Building a Sales Plan

Building a Sales Plan

Building a sales plan is new to us. We’ve never made a planned out way to get leads and work leads. What should we use as a template? How can we make sure the plan works?

Thoughts of the Day: Most small businesses start out with the intention of building a sales plan but end up not following through on that. And not having a plan can get in the way of producing consistent results. Mapping out sales strategies gives you and your employees the same roadmap to follow. So you’re all going in the same direction. Consistency in approach allows you to measure what’s working to tweak what’s not. Knowing how one stage relates to the next helps forecast what it will take to get the results you want.

The best way to produce results in any area of a small business is to put on paper a process you think will work.

Then implement the process to test your assumptions. As the plan unfolds, you should find new customers and expand relationships with the right existing customers. Sales are the lifeblood of every business. Building and implementing an effective sales plan is a critical success tool for any business. Want a thriving business? You need to know how you improved revenue and profit, with which customers, market segments, and against which competitors, so you can repeat the successes. That will result in a business that thrives.

Elements of a sales plan include identifying idea customers and vertical markets, documenting competitive advantages, clarifying pricing and pricing variations.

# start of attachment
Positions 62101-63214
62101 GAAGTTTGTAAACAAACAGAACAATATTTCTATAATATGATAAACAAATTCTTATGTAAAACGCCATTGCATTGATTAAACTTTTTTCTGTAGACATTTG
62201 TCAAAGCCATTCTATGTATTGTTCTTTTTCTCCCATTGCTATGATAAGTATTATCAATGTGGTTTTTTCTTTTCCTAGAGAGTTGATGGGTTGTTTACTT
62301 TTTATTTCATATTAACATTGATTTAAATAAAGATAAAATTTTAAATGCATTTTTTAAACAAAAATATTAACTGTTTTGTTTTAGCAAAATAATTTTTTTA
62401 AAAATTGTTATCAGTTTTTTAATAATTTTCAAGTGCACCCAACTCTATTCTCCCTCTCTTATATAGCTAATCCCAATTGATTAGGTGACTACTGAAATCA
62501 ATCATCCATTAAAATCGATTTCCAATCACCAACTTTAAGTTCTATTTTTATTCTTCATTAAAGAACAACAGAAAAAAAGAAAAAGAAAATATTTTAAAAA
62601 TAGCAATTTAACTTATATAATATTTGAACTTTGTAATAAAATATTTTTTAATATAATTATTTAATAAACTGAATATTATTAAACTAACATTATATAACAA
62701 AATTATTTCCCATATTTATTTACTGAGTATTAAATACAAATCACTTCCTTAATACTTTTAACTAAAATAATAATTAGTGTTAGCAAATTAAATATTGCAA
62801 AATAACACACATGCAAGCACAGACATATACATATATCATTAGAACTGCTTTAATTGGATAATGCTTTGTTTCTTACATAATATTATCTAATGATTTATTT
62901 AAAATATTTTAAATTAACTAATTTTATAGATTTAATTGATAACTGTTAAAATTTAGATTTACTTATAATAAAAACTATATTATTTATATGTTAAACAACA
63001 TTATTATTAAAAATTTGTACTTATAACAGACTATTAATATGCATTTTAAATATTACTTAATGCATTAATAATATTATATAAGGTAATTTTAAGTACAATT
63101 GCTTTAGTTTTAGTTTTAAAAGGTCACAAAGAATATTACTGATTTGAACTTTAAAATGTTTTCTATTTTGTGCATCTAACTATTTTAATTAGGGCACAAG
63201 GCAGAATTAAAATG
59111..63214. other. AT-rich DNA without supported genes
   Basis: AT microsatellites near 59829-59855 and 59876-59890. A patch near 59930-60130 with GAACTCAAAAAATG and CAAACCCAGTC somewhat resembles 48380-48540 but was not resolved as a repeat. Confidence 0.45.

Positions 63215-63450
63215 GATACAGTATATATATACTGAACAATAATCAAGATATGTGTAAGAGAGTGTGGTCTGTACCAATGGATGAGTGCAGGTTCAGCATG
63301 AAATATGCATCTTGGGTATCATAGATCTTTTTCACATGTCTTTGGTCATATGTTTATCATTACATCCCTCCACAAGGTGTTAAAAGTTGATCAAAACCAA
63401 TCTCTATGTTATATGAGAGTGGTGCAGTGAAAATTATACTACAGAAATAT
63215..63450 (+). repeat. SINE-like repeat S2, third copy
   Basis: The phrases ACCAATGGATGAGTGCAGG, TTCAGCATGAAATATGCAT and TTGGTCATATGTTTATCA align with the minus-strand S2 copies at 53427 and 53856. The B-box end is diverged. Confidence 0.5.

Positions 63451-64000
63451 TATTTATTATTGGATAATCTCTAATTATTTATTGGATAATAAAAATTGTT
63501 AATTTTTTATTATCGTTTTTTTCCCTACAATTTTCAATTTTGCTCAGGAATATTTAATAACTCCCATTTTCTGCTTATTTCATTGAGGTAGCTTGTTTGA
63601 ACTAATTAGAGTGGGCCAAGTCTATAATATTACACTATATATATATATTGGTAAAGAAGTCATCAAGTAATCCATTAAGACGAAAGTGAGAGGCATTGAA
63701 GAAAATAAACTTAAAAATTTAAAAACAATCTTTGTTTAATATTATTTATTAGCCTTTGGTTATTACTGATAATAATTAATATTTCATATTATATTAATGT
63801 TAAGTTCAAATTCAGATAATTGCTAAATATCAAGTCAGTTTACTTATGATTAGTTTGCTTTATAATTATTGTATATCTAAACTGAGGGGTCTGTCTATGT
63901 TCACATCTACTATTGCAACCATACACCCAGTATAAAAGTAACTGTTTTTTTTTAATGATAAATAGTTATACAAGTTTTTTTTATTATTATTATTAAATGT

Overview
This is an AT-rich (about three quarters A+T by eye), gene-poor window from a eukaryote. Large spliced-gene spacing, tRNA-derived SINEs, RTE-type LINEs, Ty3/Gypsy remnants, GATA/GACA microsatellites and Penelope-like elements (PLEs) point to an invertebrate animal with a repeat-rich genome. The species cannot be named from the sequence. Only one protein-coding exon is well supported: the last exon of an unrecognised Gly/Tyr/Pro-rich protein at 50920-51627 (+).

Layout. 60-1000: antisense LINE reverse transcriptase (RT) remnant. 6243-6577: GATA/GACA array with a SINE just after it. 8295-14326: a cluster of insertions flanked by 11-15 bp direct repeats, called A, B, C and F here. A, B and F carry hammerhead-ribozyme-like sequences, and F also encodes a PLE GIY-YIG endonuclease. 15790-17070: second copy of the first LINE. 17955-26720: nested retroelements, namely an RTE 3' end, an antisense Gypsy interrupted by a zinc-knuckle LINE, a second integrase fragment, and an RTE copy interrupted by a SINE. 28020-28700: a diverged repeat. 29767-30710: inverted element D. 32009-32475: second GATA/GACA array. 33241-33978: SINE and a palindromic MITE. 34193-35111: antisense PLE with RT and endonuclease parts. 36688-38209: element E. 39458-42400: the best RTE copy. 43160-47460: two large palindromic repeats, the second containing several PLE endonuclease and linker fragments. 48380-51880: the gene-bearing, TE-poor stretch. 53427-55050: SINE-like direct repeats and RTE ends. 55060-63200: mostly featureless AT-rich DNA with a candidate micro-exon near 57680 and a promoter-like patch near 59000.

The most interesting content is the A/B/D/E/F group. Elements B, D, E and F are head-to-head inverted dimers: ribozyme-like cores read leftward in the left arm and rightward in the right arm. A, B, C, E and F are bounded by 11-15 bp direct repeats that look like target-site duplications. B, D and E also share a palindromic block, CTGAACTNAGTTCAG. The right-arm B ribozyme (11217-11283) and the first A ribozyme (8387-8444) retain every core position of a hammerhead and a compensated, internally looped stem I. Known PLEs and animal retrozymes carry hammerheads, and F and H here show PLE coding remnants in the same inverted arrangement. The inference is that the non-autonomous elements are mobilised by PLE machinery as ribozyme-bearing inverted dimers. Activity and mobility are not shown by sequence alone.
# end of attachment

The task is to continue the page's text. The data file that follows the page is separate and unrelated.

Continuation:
Define which people play supporting and front-line roles in sales, including duties and key performance measures. Put together a budget of what you plan to spend to support sales efforts. Use historical data to figure out how much work typically “just shows up”. Compare that to goals for the company and that will tell you how much additional work your team will have to identify and bring on board. Consider outside influences such as the economy, new innovations, competitor entrances into and exits from your market, and changes in buyers’ needs and tastes. Take a guess as to how all that will help or hinder your team’s sales efforts.

Map out a daily, weekly, and monthly plan. Include goals for numbers of new leads, new calls, new qualified prospects, proposals, and closes. Identify and track where they come from. Compare them with how you’re currently doing now.

Starting out, be conservative in your estimates at how well things could go. Decide what’s realistic for your sales team. If they’ve historically delivered 1 sale/month, expecting them to jump to 10 sales/month is probably unrealistic. Better to under-plan and be thrilled when the team exceeds results, rather than over-estimate and fall short of your goals.

Once you’ve laid out your plan, get everyone on board. Ask them to sign on to do their part to support the plan.

Anyone with reservations, hear them out and decide if they have the ability and will to participate, or if they need to be reassigned. Put the plan in motion and carefully monitor results weekly. Look for examples of what works and repeat that. Areas that aren’t delivering, try something else.

Once you have experience with your plan, you can start working backward from results to actions needed to deliver those results. Figure out the formula based on results: X number of sales calls yields Y number of qualified leads, gets you Z number of proposals, which then yields one or more sales. Define the number of sales you want in each area and you’ll be able to calculate the number of sales calls, qualified leads, and proposals you’ll need.